In Soviet Russia, the game plays you! Or that what I was expecting out of Assassin’s Creed Chronicles: Russia. The third title in the Chronicles mini-series and a slow, bloody sneak into early 20th century, pre-Revolution Russia, it represents the final chapter in an occasionally fun but largely middling set of 2D platforming adventures. Yet, this installment turns out to be a happy surprise: while obvious faults keep it from being great, a decent story, diverse combat, and stealth that offers a satisfying challenge (without dipping too often into hair-tearing territory) all make Chronicles Russia the series’ clear high note.
You slide into the valenki boots of Nikolai Orelov, a disillusioned Assassin who plans to abandon his Order after one last mission and leave his homeland of Russia — rife with violence and civil unrest — behind forever. His main means of accomplishing that goal is 2.5D platforming, leaping over rooftops and through more than a few living rooms in a linear approximation of Assassin’s Creed trademark parkouring style. Unfortunately for him, like all one last missions, his is extremely tricky: he must steal an item of immense value from the Russian imperial family, who are currently in hiding from proletariat mobs calling for their heads.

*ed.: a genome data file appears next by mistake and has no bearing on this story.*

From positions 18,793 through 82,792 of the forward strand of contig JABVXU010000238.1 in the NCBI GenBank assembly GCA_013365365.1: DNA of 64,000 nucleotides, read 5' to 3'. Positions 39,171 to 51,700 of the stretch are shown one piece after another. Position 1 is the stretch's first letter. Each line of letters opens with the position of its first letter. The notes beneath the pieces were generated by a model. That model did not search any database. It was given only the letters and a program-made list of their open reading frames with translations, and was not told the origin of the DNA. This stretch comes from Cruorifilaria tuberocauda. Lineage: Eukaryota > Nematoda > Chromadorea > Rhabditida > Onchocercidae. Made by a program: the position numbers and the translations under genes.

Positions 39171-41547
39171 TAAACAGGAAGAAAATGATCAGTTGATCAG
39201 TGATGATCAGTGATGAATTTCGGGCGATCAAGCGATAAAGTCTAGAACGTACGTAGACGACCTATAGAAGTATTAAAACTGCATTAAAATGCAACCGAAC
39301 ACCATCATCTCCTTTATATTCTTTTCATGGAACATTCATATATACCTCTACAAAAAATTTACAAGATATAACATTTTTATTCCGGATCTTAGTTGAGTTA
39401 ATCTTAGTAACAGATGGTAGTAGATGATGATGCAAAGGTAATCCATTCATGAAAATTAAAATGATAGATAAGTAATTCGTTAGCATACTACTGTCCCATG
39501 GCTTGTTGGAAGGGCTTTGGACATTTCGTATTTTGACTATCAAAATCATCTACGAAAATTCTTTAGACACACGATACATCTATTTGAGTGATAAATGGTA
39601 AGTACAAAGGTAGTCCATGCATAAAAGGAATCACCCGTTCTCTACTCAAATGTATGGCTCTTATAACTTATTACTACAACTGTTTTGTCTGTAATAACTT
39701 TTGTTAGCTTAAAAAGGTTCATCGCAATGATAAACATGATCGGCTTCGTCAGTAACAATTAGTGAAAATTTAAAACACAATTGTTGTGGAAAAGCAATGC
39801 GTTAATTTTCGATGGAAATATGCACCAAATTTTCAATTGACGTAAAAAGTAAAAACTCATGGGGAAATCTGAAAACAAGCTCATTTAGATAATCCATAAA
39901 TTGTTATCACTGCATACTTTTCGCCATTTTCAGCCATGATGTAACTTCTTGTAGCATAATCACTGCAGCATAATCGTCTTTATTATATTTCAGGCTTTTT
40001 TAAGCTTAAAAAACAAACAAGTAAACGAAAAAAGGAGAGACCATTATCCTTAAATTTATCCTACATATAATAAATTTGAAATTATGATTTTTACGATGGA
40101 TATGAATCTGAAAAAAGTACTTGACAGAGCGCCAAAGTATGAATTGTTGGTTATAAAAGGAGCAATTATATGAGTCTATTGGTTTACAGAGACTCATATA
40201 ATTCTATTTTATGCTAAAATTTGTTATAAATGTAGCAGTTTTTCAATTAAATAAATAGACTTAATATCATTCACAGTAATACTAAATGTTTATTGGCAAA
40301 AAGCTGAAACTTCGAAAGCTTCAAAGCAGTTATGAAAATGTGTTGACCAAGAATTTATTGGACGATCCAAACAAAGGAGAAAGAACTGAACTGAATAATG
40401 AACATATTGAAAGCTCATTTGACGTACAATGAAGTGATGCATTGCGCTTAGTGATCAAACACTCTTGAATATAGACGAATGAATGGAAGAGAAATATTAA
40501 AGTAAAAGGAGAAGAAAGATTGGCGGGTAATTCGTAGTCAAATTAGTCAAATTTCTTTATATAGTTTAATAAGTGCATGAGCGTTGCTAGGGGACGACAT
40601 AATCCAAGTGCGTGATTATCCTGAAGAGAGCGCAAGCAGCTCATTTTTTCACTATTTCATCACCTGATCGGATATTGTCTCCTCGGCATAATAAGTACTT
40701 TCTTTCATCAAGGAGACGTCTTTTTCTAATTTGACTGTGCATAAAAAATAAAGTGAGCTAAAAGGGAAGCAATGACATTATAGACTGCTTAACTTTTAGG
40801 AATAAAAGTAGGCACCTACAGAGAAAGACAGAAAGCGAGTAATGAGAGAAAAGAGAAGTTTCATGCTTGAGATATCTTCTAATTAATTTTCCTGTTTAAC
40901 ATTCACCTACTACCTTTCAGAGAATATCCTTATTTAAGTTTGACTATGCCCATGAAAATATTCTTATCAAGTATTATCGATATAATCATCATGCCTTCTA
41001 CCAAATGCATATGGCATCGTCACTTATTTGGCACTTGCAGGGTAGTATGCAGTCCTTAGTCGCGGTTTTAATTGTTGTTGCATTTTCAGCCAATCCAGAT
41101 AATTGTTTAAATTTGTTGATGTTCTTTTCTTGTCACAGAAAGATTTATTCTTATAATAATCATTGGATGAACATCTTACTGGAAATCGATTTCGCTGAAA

This chapter follows through with easily the best story in the mini-series. Nikolai’s determination to escape the Order creates a unique perspective, and a surprising twist in the game’s opening chapters makes the whole story worth seeing through. That isn’t to say Chronicles Russia is channeling Shakespeare — its story is still typically goofy in many ways — but regardless, it’s suited to the game in which it lives, giving it a worthwhile narrative center that the previous two games distinctly lacked.
While a decent sense of drama is certainly a plus, the game’s biggest strength is easily its stealth, and the way it builds its many lovely environments to accommodate thoughtful sleuthing. Unlike previous entries in the series which really only give you the option to hide in closets or behind a pillars for the majority of their eight-hour runs, Russia offers up a wider variety of stealth-based tools, turning every room into a fascinating, well-paced puzzle of which each of your movements is a piece.
Though it may look a little monochrome at first glance, Chronicles Russia’s version of the mini-series’ watercolor art style fits gorgeously with the setting it’s trying to create. Giving the entire world a stark, dreary look with vibrant splashes of red for drama (and built-in path guidance), Chronicles Russia fashions itself an aesthetic that fits its time period and subject matter perfectly, and looks good while doing it.